So the elections are finally over. The CPP retained enough seats to form a majority government on its own, though it lost so much ground to the CNRP that some are calling the results a “wake up call” for the CPP [Phnom Penh Post, 2].

All in all, given the (different types of) threats of violence, this may be the best possible outcome. The next 5 years will provide evidence one way or the other. Meanwhile, I expect the nastiness from folks who do literally nothing but complain in private, but scream nastily at everyone they know (and lots of strangers) during election season, to drop off.

Which is part of the problem, actually. Not the absence of nastiness, which is rarely useful, but the absence of real engagement. More than anything else, representational politics encourage disengagement, punctuated by shrieking madness around every election. When political parties seem like the only possible route for change, more substantial and positive ways of improving the world are ignored. I’ve heard that Facebook is ‘the’ place to be for the Cambodian election, but I left Facebook during the last American election, when people who hadn’t done a lick of organizing or work to improve society in four years suddenly started accusing all their friends of being on the wrong side of history. Then, a week afterwards, they were back to watching sitcoms and guzzling diet soda. This version of politics is entertainment. Distraction. Not change. Continue reading

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Cambodian Curses – Black Magic and Protest

I currently intend my next book-length work to be an investigation of ritual creativity and imagination in Cambodia, especially those involved with political action or social issues (this is in many ways the flipside of my current manuscript in revision, with the working title “Deathpower”).  As a result, I’m fascinated by the sudden and persistent “Black Magic” actions taken by urban land protesters (most of these cases seem associated with the Boeung Kak protesters).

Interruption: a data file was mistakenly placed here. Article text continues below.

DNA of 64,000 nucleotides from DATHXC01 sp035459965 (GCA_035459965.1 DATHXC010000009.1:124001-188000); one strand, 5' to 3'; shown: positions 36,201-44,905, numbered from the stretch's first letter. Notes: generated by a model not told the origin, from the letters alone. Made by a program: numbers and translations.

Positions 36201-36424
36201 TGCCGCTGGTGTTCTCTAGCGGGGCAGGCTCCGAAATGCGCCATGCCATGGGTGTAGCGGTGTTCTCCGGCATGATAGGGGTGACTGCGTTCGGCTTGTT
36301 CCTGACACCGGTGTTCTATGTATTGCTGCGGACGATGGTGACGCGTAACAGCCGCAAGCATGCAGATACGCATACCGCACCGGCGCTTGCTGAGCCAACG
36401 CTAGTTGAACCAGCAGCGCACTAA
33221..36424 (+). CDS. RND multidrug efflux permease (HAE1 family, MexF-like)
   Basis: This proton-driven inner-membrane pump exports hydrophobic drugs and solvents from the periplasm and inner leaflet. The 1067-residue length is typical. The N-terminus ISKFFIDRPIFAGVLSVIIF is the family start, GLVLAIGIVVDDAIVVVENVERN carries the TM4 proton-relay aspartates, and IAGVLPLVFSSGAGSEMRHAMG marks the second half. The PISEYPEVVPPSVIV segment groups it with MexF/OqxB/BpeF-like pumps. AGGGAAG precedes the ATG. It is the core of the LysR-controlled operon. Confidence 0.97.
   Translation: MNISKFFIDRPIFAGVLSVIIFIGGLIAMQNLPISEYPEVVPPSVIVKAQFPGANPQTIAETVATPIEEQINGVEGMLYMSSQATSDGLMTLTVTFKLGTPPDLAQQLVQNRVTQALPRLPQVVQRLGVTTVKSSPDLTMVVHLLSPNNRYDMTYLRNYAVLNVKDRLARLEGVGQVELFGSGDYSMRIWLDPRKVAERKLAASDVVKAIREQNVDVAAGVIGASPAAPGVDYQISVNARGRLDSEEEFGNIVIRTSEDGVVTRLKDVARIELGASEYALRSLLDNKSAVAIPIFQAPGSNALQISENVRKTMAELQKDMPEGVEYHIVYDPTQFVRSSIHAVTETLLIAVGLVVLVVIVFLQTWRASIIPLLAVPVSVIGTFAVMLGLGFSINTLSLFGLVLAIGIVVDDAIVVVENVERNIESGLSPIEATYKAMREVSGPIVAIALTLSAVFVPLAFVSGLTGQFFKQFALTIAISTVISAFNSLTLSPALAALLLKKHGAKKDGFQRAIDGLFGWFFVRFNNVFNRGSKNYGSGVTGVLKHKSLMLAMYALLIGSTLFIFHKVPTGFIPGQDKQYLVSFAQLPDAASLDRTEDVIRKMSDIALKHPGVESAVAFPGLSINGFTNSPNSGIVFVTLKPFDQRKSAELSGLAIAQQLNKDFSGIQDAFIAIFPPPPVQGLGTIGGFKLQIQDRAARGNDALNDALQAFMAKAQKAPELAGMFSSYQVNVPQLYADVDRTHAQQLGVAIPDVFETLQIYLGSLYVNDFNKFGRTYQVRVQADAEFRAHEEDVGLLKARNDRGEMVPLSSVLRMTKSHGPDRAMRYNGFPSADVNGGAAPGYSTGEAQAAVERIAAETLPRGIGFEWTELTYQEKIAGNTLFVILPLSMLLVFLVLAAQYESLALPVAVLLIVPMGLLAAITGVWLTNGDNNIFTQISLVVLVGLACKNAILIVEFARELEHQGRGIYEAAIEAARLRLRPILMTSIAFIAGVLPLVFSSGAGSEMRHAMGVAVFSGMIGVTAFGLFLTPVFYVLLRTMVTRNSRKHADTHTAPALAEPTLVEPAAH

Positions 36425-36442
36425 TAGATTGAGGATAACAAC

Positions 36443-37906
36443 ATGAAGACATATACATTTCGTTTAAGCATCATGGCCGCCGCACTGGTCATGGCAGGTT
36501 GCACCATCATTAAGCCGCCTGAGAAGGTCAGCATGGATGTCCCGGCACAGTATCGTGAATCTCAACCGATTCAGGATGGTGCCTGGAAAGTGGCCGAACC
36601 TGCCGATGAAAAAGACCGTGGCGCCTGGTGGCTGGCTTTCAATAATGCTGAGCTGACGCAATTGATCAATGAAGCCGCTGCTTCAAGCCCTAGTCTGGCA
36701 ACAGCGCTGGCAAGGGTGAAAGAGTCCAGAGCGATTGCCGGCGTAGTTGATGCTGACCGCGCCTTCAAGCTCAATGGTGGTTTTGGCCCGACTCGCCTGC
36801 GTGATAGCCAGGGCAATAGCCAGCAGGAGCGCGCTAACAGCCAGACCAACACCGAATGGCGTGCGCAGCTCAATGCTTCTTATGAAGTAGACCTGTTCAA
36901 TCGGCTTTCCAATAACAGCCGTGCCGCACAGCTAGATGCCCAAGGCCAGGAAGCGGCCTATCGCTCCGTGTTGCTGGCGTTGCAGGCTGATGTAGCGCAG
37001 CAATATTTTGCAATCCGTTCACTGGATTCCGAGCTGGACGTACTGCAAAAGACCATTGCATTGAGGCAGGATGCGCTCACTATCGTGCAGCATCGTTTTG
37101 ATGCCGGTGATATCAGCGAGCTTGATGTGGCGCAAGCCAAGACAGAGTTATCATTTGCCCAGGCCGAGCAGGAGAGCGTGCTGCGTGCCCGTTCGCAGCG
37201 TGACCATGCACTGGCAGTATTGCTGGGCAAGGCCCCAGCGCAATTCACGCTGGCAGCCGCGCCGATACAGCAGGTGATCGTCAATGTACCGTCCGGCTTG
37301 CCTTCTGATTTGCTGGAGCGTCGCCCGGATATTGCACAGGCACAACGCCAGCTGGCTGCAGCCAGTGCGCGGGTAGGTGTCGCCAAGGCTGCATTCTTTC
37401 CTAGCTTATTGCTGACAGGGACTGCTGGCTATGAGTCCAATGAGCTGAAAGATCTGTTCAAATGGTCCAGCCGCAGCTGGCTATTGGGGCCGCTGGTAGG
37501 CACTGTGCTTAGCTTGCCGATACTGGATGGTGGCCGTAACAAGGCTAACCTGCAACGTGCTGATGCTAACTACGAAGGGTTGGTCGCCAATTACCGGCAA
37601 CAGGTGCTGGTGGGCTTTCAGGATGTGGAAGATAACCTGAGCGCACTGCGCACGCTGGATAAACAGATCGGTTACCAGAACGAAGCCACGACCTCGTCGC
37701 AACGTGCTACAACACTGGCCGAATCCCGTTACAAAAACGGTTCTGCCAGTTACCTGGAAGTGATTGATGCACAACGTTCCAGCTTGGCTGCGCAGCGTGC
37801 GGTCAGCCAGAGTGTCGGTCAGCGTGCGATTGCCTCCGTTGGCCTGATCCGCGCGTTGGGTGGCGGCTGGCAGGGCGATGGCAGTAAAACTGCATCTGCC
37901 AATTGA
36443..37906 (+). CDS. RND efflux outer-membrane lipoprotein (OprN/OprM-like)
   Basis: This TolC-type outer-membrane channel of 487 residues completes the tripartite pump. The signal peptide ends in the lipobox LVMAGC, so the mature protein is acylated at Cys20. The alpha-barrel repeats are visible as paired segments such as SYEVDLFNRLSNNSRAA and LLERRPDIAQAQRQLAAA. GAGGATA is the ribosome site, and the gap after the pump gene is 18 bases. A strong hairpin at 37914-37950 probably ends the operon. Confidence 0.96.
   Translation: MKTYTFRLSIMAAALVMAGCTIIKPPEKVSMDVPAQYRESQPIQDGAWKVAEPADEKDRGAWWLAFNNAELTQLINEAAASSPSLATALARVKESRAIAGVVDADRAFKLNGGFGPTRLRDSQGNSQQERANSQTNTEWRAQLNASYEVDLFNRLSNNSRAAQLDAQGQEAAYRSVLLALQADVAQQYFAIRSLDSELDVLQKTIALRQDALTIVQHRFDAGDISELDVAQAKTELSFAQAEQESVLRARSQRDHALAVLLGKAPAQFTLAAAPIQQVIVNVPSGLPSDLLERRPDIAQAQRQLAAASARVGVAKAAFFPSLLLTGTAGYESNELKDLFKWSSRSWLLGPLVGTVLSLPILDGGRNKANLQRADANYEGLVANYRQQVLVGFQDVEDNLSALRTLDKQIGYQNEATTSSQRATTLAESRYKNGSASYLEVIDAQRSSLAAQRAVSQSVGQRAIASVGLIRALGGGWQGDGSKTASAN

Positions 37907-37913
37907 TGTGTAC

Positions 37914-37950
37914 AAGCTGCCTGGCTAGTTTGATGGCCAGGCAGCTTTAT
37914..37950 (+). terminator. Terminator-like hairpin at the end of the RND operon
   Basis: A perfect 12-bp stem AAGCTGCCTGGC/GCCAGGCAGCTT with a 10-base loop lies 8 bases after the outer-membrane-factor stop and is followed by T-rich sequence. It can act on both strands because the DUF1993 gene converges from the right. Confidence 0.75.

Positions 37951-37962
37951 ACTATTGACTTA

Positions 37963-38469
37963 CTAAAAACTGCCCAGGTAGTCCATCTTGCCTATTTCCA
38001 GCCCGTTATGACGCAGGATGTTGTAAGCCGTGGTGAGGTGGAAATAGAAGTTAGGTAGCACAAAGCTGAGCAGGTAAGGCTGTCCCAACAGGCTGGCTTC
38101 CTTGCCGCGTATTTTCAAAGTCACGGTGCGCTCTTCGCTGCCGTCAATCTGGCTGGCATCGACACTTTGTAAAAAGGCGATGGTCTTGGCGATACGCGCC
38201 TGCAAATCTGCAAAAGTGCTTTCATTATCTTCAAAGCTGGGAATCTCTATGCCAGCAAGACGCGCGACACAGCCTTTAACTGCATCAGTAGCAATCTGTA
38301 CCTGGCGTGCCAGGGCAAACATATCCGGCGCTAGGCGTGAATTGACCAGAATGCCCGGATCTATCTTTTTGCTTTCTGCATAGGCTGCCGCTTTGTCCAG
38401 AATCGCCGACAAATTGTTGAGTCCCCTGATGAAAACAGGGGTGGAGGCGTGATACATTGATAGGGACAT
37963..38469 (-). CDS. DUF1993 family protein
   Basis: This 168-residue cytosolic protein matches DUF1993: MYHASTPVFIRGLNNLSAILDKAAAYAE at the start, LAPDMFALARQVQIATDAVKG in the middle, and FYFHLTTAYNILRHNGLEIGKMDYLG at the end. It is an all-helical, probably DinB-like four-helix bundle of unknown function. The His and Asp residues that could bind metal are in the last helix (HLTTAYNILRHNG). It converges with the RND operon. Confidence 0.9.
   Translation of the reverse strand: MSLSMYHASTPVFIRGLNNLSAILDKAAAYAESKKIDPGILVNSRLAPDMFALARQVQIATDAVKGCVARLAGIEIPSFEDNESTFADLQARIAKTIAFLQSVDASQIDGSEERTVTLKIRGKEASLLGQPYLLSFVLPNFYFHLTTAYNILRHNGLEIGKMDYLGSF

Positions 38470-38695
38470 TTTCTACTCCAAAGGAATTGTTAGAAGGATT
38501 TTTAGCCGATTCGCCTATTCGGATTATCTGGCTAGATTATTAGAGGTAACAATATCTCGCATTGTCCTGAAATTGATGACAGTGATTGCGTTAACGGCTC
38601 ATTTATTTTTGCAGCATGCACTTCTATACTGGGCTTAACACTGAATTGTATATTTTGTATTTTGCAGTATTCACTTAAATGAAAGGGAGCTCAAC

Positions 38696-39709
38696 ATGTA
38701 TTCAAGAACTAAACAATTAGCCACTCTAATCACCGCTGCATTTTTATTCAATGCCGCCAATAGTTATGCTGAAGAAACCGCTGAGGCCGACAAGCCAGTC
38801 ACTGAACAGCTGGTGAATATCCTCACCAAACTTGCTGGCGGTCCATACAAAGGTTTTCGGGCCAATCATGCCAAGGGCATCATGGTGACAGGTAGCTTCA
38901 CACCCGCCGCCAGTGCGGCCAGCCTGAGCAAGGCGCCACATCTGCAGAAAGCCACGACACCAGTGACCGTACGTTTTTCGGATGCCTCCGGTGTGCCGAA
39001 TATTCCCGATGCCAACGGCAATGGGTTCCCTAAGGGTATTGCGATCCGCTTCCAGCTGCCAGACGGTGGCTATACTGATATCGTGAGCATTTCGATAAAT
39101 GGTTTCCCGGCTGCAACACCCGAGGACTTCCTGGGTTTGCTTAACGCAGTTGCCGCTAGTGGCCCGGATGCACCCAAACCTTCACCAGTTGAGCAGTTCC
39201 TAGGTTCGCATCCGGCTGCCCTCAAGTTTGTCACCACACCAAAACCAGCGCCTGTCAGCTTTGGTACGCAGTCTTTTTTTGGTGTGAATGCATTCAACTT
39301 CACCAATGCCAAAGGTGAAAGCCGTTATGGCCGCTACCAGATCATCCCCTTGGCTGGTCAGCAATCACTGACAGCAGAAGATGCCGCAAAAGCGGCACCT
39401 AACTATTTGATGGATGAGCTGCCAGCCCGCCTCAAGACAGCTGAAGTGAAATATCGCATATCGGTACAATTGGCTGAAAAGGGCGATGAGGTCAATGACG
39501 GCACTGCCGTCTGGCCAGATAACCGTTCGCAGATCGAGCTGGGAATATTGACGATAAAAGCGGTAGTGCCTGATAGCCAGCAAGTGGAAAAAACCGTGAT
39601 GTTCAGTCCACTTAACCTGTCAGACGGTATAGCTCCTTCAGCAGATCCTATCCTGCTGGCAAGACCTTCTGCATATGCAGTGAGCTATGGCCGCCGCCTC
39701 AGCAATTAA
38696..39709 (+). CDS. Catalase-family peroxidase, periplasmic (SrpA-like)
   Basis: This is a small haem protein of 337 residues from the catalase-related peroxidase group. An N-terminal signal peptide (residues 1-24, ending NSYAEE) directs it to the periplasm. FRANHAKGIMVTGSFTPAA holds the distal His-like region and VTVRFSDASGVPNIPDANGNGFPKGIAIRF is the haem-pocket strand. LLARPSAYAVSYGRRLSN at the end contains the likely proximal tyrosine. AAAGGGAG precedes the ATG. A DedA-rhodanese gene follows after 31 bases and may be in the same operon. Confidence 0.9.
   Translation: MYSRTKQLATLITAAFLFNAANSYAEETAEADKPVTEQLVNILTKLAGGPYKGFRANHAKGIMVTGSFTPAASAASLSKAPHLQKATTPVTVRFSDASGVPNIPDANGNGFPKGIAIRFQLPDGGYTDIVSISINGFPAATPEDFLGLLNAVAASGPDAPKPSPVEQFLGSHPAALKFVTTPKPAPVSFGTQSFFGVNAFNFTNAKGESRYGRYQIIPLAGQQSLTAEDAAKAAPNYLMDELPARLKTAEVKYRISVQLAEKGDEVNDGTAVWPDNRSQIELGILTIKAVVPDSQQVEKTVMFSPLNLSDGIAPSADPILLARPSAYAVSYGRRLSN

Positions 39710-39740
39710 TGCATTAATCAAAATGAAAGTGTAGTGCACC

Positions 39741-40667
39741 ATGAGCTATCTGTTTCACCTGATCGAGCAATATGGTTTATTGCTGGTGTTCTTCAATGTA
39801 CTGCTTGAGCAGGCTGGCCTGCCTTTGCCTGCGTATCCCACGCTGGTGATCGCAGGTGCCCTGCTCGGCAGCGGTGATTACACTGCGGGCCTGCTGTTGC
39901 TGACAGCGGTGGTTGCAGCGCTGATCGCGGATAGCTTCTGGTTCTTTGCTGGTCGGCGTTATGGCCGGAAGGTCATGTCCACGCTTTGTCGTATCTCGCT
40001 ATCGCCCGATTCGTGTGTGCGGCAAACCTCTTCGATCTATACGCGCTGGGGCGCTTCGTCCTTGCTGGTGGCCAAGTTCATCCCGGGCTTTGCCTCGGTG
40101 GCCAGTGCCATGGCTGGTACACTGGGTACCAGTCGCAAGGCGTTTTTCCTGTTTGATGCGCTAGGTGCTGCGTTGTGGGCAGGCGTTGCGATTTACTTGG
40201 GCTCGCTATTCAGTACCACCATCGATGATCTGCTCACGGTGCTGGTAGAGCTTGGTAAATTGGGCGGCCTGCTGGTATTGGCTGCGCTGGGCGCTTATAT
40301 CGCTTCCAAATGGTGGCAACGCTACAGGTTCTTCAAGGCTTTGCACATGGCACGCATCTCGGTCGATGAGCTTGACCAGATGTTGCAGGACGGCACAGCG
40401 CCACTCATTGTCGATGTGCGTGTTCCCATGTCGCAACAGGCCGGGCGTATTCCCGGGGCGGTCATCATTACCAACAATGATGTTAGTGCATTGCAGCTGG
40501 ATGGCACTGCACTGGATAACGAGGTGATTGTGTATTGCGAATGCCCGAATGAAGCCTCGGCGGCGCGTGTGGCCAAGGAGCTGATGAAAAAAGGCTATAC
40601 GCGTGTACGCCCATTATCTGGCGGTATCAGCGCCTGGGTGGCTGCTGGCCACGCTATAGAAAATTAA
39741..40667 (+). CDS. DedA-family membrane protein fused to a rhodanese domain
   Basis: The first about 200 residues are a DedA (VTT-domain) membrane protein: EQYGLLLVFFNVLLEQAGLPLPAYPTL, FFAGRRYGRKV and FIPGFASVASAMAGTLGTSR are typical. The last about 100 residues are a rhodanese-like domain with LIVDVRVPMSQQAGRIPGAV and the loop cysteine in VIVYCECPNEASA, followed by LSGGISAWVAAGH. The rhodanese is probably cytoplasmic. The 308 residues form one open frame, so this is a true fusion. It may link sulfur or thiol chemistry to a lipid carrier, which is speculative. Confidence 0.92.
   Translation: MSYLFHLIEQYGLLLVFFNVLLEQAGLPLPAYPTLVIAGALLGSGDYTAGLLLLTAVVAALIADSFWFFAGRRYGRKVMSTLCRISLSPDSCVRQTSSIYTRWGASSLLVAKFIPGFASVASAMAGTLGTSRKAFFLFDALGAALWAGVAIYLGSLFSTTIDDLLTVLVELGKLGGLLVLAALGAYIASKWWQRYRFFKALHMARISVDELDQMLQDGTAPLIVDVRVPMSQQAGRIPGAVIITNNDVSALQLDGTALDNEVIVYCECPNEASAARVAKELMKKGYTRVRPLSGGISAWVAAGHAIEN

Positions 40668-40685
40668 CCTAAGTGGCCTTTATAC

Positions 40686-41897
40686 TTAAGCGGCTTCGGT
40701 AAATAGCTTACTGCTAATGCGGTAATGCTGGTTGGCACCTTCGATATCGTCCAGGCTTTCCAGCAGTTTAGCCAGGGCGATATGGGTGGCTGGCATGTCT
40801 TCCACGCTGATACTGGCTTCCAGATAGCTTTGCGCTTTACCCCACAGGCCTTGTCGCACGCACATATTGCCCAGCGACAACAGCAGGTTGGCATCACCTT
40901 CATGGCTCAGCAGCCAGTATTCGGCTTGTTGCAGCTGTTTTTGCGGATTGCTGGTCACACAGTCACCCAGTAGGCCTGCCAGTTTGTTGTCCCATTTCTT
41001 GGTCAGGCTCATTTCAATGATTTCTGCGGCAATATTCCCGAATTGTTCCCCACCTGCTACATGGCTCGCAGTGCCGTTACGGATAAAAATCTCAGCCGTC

Here’s a video from the Phnom Penh Post which includes a bit of video, though it doesn’t describe the ritual much more.

John Vink (his excellent photography tumblr is here) has a new set of pictures on his page relating to this. Here’s one of them.

John Vink photo of the Boeung Kak protesters’ ‘Cursing Ceremony.’

Vink has a full description on his page, and I encourage you to go check out the rest of his page: there are tons of pictures of his excellent coverage of land protests (and other issues), and he has an extremely good ipad app for sale on the itunes store called “Quest for Land” at a reasonable price.

Sahrika has a copy of an article from the Cambodia Daily newspaper which tells a similar story of another curse on June 12. Karen Coates briefly mentions a similar protest by the same group in mid-May of this year here (in one paragraph: search on the page for ‘chicken’ and you’ll find it buried in a piece on a much broader topic).

In all three cases, the material requirements resemble each other: salt, red chillies, effigies of the people to be cursed, hell money, and in two of the three cases (not Vink’s), chickens, described either as ‘rotting,’ or ‘splayed.’

A few intriguing elements, none of which I fully understand.

  • “Crucified Chickens” are the preferred gift/sacrifice to Yeay Deb (Grandmother Goddess), usually associated with Umā/Pārvatī (Shiva’s lover), occasionally (less often) with Durgā. Yeay Deb is considered by most to be a anak tā (a.w. neak ta, អ្នក​តា), or regional spirit. However, in the video above, the interviewed man (0’20 forward) says that the ritual is to ‘pray to the ārukkha-ārakkha-devatā (non-Buddhist spirits thought to be those that care for the forest) for justice. 
  • Anak Tā spirits can be involved in curses, like other ‘brahmanist’ (or simply, non-Buddhist) spirits.
  • Burning effigies is used in many rituals, including non-‘cursing’ ones, but especially in Chinese rituals, such as in many Chinese funerals, when a paper house is built and then burned in effigy after a waiting period, or in the burning of Hell Money on numerous religious holidays, etc.